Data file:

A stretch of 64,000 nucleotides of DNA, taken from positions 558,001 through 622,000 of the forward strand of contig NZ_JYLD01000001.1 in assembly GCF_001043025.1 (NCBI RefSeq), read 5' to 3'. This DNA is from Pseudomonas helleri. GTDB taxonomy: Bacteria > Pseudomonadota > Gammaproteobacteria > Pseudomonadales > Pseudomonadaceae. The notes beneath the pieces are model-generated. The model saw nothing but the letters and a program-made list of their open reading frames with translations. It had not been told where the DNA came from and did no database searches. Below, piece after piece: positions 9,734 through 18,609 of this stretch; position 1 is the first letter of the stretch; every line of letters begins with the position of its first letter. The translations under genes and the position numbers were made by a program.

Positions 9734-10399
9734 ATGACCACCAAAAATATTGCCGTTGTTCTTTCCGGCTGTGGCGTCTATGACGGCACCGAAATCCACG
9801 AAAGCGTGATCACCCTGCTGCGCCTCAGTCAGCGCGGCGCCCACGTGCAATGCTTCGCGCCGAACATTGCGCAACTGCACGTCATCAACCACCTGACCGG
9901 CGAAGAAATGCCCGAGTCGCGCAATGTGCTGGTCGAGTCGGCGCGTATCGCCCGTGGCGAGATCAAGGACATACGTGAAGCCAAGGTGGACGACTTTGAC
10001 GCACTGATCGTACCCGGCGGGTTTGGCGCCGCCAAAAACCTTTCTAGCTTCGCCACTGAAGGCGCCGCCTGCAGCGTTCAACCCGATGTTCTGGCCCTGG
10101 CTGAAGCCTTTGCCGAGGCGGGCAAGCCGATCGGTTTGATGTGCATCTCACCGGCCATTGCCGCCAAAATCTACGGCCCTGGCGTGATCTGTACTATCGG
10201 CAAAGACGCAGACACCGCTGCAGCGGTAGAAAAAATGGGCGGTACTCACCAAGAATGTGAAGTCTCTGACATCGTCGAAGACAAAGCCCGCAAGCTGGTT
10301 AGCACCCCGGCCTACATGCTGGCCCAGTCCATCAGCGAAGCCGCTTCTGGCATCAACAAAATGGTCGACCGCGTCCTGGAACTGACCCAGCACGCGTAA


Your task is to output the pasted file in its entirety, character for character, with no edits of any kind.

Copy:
A stretch of 64,000 nucleotides of DNA, taken from positions 558,001 through 622,000 of the forward strand of contig NZ_JYLD01000001.1 in assembly GCF_001043025.1 (NCBI RefSeq), read 5' to 3'. This DNA is from Pseudomonas helleri. GTDB taxonomy: Bacteria > Pseudomonadota > Gammaproteobacteria > Pseudomonadales > Pseudomonadaceae. The notes beneath the pieces are model-generated. The model saw nothing but the letters and a program-made list of their open reading frames with translations. It had not been told where the DNA came from and did no database searches. Below, piece after piece: positions 9,734 through 18,609 of this stretch; position 1 is the first letter of the stretch; every line of letters begins with the position of its first letter. The translations under genes and the position numbers were made by a program.

Positions 9734-10399
9734 ATGACCACCAAAAATATTGCCGTTGTTCTTTCCGGCTGTGGCGTCTATGACGGCACCGAAATCCACG
9801 AAAGCGTGATCACCCTGCTGCGCCTCAGTCAGCGCGGCGCCCACGTGCAATGCTTCGCGCCGAACATTGCGCAACTGCACGTCATCAACCACCTGACCGG
9901 CGAAGAAATGCCCGAGTCGCGCAATGTGCTGGTCGAGTCGGCGCGTATCGCCCGTGGCGAGATCAAGGACATACGTGAAGCCAAGGTGGACGACTTTGAC
10001 GCACTGATCGTACCCGGCGGGTTTGGCGCCGCCAAAAACCTTTCTAGCTTCGCCACTGAAGGCGCCGCCTGCAGCGTTCAACCCGATGTTCTGGCCCTGG
10101 CTGAAGCCTTTGCCGAGGCGGGCAAGCCGATCGGTTTGATGTGCATCTCACCGGCCATTGCCGCCAAAATCTACGGCCCTGGCGTGATCTGTACTATCGG
10201 CAAAGACGCAGACACCGCTGCAGCGGTAGAAAAAATGGGCGGTACTCACCAAGAATGTGAAGTCTCTGACATCGTCGAAGACAAAGCCCGCAAGCTGGTT
10301 AGCACCCCGGCCTACATGCTGGCCCAGTCCATCAGCGAAGCCGCTTCTGGCATCAACAAAATGGTCGACCGCGTCCTGGAACTGACCCAGCACGCGTAA